• No, you're right -- my analogy was extremely unfair...

            ... to the wolf. At least the wolf, when it breaks into the fold, is trying to feed itself and its pack. These punk kids are just breaking things for the joy of hearing them break. It's not like it's 1983 again, either -- these things have been against the law (and the law has been enforced) for the entire lifetime of some college freshman now downloading shellcode which he couldn't write and doesn't really understand.

            Throw the book at 'em. :-)

  • Oh dear! (Score:5, Funny)

    by Junky191 (549088) on Friday January 20, 2006 @02:15PM (#14520963)
    How on Earth are all those white kids in the suburbs going to express their teen angst now?
    • What a dumb question.
      Clearly, they will use the new <lj-hijack> tags to drone on about the stupidity of parents, education, and responsibility on someone else's journal. ;)
    • by Anonymous Coward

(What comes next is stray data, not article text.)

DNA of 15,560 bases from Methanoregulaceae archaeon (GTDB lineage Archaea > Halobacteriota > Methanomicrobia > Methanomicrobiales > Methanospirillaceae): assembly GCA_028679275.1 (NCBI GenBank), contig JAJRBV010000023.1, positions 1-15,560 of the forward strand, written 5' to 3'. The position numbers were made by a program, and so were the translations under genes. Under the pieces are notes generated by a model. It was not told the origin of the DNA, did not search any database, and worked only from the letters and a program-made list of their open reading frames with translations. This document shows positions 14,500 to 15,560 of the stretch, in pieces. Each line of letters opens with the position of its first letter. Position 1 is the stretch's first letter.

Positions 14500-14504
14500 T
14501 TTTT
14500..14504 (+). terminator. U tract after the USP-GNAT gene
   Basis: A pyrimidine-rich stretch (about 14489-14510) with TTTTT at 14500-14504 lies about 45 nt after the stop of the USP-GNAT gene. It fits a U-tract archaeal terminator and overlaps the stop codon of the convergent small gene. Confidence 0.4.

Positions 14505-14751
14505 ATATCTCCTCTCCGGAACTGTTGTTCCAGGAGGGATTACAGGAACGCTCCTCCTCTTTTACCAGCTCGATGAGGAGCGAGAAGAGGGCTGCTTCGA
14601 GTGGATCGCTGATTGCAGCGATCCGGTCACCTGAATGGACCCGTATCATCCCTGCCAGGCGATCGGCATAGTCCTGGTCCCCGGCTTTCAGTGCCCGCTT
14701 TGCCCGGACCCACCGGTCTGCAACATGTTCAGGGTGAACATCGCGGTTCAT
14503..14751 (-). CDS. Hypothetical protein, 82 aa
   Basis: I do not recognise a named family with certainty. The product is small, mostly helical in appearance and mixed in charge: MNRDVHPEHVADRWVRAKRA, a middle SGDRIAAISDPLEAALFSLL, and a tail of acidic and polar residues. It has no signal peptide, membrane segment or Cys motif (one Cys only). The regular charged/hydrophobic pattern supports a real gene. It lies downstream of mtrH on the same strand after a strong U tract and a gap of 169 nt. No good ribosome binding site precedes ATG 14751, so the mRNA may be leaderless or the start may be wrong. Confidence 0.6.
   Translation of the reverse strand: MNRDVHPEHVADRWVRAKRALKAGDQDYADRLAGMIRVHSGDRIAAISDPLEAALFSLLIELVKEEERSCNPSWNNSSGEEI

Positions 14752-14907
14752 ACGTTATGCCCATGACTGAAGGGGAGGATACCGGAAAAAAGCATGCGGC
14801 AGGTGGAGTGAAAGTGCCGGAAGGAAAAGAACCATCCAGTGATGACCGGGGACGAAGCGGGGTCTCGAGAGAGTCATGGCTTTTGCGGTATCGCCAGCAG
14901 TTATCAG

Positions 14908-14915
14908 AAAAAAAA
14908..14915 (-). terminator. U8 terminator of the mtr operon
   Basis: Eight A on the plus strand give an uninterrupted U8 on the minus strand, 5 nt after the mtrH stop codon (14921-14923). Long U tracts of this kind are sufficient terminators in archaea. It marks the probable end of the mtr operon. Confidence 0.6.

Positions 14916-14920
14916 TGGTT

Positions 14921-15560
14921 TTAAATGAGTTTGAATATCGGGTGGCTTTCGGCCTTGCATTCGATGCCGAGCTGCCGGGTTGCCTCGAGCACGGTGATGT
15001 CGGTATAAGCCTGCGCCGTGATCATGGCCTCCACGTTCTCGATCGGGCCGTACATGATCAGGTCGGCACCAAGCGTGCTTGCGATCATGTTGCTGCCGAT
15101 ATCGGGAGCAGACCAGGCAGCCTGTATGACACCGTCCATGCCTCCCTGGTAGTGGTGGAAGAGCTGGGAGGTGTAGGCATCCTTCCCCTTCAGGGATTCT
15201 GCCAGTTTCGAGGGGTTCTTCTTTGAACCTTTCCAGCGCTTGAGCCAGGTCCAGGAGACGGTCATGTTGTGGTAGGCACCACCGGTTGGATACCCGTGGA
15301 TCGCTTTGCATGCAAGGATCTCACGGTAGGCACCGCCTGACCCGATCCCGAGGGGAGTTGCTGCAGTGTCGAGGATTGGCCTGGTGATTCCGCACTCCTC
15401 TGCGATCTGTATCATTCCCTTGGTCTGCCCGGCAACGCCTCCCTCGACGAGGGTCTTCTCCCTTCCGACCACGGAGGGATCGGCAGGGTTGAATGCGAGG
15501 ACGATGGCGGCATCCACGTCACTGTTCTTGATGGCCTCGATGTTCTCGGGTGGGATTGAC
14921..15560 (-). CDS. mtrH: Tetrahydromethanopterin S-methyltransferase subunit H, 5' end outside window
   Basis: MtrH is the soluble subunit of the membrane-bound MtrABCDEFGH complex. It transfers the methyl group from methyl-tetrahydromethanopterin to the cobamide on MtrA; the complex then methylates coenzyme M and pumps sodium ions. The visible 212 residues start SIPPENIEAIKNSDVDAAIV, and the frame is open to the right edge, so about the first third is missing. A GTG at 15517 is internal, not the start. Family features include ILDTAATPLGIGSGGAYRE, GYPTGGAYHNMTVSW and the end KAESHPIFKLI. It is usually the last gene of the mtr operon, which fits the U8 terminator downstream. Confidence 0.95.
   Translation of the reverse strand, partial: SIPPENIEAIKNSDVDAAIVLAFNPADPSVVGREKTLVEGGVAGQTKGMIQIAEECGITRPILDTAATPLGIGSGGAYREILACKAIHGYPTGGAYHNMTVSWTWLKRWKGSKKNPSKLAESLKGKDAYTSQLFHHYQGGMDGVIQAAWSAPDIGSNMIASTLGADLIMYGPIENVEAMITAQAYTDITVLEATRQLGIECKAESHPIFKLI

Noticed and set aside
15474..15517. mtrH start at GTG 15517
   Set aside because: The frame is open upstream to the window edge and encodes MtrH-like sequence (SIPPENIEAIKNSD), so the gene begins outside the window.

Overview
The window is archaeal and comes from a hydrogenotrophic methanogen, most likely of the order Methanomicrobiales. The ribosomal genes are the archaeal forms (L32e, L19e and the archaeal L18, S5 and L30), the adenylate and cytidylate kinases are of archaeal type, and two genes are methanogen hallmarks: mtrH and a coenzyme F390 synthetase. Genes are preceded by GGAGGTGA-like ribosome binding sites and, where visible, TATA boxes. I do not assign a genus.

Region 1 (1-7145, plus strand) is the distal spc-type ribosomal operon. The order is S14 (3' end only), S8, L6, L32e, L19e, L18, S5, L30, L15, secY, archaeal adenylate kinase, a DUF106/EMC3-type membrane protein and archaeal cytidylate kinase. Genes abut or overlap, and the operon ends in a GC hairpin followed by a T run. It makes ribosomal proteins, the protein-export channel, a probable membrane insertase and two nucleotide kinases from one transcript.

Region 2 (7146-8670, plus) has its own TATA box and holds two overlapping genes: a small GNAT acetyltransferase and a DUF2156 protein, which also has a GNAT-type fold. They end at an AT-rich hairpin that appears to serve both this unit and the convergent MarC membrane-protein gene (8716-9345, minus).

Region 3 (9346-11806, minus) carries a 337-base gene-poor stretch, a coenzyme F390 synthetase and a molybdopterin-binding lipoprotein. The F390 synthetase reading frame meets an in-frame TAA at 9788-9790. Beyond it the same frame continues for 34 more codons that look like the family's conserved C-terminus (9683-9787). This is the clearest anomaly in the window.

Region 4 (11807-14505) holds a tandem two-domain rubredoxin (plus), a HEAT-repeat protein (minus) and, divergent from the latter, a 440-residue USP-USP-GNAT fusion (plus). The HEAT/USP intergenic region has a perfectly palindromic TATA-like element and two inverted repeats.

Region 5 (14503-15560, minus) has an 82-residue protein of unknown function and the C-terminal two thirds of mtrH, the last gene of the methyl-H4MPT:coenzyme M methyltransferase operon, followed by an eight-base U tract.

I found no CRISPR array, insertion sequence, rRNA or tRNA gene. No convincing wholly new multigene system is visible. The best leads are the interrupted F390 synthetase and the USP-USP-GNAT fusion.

"How on Earth are all those white kids in the suburbs going to express their teen angst now?"

      Post to Slashdot.
    • (Chris paints some abstract art and gives it to his father for his birthday)

      "Its partially an expression of my teenage angst... But mostly it's a moo-cow!"
    • Re:Oh dear! (Score:5, Informative)

      by StrawberryFrog (67065) on Friday January 20, 2006 @03:19PM (#14521569) Homepage Journal
      How on Earth are all those white kids in the suburbs going to express their teen angst now?

      How on Earth are all those white kids in the suburbs going to express their teen angst now?

      I wouldn't know mate. I'm in my 30s, and I use LJ to keep in touch with family and friends around the world (UK, Australia, US and South Africa mostly).

      Or at least I did, until my account was hacked and locked today. A good number of other accounts are in the same boat. I just hope that the LJ admins sort it out soon. My account email address was changed to bantownlj292@mailinator.com . I just hope my posts are OK. I can't even tell at present.
  • I bet it's myspace (Score:2, Insightful)

    by janvo (639733)
    I'm betting that this group will take down myspace accounts next. That website is notoriously bad for bugs and well, in my opinion is just horribly written. I guess we'll see what 'Tom' has to say ... :)